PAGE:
The Premier League has its reminder that Liverpool remain a potent force. Last week’s loss to Manchester City at the Etihad has been exorcised in thrilling fashion, visiting players a blur of movement against panicked opponents whose own encouraging start to the season has been put in proper context. Tottenham Hotspur had shipped five to these rivals last term but, at times, this felt every bit as chastening.

Brendan Rodgers could not have envisaged a more satisfying way to celebrate a century of games in charge, his 56th win in that time matching the records of Bill Shankly and Rafael Benítez. If his team’s progress through their first two fixtures had suggested they were still embroiled in a period of post-Luis Suárez adjustment, then this was them reimposing their credentials. Raheem Sterling was irrepressible, every bit as threatening as he had been last December, while Jordan Henderson swarmed around central midfield and Daniel Sturridge demonstrated he can provide a supply line as well as a finishing touch these days.

They have added Alberto Moreno’s aggression and jet-propelled pace down the left. The full-back was the scorer of a fine goal and was generally far more impressive here than he had been when more pertinently tested at City on Monday. Mario Balotelli, who had drawn the pre-match focus, was hardly required to revel on debut. Yet the reality that Rodgers even coaxed a performance of impressive work-rate from the £16m arrival from Milan also bodes well. Balotelli’s radar was uncharacteristically awry in front of goal but his composure in the six-yard box will return. Liverpool had him defending corners for the first time in his career, and holding up the ball superbly against Younès Kaboul with his back to goal. If he can maintain the industry and eagerness to combine with team-mates that typified his display in little over an hour here Liverpool really will have secured a bargain.

The Italian will add to their options up front, but this was Liverpool rediscovering last season’s zest. They hassled and harried the composure from Spurs here, Mauricio Pochettino’s team denied any time to consider their options on the ball and too often lethargic in chasing back possession once it had been surrendered. They seemed dazed. Dismantling Queens Park Rangers, or even triumphing at West Ham, is all well and good but, when jolted out of their own rhythm, they lacked the nous to recover. “We are a team who are still improving, still learning,” said Pochettino. “We were up against a very good team who almost won the Premier League last season and have built the team for more than two years. But that’s no excuse. We lost this in the key moments of the game.”

They had trailed early, Sturridge teasing space from Jan Vertonghen and Nacer Chadli before liberating Henderson, whose centre was converted neatly by Sterling at the far post. Yet having been spared a second concession by Balotelli’s profligacy – a pair of headers from close range and a miscued volley from distance with Hugo Lloris out of his area which dribbled wide – they should have equalised when Kaboul’s diagonal pass confused Mamadou Sakho and Dejan Lovren to leave Chadli in possession in front of goal. Yet Simon Mignolet saved that attempt and, if that had hinted at a shift in momentum just before the break, the award of a soft penalty to the visitors rather knocked the stuffing from Tottenham’s challenge.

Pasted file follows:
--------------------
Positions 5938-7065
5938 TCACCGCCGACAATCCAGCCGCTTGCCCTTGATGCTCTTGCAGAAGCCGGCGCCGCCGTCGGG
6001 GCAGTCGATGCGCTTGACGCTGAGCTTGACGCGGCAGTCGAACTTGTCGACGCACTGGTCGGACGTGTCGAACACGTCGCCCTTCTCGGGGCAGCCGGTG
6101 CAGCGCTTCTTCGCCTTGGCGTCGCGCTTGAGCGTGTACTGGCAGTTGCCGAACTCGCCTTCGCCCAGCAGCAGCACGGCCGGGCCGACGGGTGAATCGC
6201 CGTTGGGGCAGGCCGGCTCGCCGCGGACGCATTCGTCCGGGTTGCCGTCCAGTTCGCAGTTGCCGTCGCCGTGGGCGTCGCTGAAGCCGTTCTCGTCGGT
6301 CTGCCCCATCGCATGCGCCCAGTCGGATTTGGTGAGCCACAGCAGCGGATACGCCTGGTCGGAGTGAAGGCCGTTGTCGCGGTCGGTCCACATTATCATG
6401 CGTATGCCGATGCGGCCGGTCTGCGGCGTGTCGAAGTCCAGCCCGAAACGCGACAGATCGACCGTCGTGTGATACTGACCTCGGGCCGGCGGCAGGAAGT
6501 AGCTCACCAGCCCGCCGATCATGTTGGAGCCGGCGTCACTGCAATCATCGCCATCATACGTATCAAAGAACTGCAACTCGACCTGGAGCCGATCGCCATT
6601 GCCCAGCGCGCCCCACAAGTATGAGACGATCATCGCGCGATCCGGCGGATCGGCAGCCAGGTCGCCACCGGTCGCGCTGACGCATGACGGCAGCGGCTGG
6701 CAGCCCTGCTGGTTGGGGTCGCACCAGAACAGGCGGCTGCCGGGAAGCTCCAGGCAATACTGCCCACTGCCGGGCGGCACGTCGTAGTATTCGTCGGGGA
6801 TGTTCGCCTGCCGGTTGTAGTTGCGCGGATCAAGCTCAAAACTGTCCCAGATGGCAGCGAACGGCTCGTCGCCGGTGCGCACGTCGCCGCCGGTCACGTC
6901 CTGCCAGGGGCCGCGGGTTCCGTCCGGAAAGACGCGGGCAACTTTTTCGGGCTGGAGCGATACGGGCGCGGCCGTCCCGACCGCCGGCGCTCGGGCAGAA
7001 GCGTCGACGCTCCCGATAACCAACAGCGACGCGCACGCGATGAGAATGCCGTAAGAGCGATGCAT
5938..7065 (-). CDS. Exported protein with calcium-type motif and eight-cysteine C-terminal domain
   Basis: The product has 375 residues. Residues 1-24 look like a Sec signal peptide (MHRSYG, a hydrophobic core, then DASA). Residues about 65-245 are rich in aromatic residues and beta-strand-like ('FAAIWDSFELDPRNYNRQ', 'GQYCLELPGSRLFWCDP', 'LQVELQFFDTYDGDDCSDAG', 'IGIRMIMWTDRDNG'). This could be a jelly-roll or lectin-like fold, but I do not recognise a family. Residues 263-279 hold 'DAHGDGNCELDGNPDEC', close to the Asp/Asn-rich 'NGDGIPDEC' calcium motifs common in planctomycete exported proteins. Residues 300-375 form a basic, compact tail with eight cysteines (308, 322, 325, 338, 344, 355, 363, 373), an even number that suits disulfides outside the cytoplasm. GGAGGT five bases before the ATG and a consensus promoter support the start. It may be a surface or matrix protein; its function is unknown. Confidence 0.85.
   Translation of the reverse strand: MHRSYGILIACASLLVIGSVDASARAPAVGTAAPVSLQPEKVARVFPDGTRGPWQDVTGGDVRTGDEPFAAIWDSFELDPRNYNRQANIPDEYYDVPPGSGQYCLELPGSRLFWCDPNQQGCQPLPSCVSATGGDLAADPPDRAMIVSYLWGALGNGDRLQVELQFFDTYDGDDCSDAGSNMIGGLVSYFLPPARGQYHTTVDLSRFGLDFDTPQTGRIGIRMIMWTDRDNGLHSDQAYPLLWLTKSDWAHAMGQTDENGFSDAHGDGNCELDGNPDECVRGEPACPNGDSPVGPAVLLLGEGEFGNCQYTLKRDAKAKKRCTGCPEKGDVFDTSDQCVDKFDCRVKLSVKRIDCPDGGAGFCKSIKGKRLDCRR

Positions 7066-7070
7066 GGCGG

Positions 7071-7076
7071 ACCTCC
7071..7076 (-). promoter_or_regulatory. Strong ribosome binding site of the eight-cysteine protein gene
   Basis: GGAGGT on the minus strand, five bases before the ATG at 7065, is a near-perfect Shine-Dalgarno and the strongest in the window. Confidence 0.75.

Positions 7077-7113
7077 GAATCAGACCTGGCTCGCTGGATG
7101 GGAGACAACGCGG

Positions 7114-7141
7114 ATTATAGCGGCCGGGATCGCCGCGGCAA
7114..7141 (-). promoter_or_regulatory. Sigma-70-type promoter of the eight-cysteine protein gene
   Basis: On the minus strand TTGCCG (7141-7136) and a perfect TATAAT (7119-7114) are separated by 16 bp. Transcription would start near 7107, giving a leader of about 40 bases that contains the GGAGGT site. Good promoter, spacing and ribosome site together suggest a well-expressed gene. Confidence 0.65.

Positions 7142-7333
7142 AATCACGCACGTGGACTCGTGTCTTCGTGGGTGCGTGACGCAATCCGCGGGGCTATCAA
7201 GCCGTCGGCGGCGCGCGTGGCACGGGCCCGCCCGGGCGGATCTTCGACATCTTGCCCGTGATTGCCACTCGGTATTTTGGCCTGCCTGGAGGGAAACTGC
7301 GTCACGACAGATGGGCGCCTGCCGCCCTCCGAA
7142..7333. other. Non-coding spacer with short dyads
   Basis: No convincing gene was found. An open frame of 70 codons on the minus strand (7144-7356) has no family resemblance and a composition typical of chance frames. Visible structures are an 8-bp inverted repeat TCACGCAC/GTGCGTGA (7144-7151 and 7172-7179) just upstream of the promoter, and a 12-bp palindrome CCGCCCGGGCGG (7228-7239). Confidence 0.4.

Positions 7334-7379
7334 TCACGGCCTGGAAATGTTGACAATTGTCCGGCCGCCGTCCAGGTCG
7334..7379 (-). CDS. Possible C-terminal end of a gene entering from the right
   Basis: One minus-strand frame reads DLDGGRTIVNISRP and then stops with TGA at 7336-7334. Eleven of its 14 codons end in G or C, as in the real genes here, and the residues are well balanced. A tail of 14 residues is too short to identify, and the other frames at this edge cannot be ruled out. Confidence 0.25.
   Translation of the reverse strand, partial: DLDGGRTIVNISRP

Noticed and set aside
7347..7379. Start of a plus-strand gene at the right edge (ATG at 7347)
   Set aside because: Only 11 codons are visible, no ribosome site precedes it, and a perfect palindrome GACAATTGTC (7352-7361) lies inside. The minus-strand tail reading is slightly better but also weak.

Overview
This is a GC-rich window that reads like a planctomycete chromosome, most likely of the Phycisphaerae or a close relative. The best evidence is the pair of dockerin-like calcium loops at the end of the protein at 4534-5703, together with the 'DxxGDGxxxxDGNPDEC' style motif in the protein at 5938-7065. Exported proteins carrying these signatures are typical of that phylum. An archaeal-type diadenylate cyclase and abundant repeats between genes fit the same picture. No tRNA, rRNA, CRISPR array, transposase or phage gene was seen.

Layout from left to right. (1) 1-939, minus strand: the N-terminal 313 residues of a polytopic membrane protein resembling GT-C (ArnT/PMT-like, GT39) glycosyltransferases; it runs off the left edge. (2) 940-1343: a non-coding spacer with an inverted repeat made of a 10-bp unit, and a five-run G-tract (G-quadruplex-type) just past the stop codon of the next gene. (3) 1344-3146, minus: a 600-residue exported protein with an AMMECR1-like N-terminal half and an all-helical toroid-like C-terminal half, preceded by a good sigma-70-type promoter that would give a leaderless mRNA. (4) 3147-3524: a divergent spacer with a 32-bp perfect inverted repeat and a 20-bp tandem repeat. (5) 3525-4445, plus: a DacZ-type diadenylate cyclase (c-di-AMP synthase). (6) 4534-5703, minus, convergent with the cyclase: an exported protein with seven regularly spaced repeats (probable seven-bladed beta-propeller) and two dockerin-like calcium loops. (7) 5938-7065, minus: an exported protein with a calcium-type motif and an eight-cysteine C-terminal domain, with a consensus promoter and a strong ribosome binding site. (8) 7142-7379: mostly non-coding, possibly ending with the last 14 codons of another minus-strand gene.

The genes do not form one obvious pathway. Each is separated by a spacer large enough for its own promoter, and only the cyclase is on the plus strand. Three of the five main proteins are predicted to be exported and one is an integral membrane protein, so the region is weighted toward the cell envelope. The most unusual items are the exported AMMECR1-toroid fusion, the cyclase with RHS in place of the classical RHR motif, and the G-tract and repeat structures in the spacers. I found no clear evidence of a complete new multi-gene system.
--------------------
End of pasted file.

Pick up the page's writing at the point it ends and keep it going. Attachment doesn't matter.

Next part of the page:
Eric Dier, exposed here for the first time since his summer arrival from Sporting Lisbon, was penalised for a tug back on Joe Allen. “Soft,” claimed Pochettino, though the contact was ill-advised. Steven Gerrard scored his 43rd penalty for the club and Liverpool were not finished there. Pochettino flung on Andros Townsend to chase the game but the winger was dispossessed by Alberto Moreno inside the visitors’ half and pursued the full-back as he seared upfield. There was no catching the Spaniard, his finish from inside the penalty area dispatched crisply inside the far post to settle the contest.

Sterling should have added a fourth after a glorious dribble that left opponents on their knees only for anxiety to grip, indecision choking the finish at a grateful Lloris. “He dribbled through the Spurs defence like Ricky Villa, but his finish was more like Ricky Gervais,” said Rodgers. “But he was exceptional. His tactical awareness is improving, and for a kid of 19 … he’s going to be great, even if he does have to work a bit on that left foot.” Opponents will not always offer him this much space, but Spurs tend to be obliging. Liverpool have now scored 14 times against Tottenham in the last 300 minutes of games between the sides, with the London club having failed to register at all in that period.

They anticipate concluding the signing of Montpellier’s Benjamin Stambouli, a defensive midfielder of considerable promise, on deadline day and he should add to their steel in the centre, with Etienne Capoue in particular having reverted to last year’s rather laboured form here. Others will be moved on, with QPR interested in taking Sandro and Aaron Lennon, and Crystal Palace hoping to sign the left-back Zeki Fryers, most likely on loan. This Spurs team are still learning how to impose the style Pochettino demands, their side very much a work in progress. Liverpool, on this evidence, feel much more like the finished article.

Man of the match Raheem Sterling (Liverpool)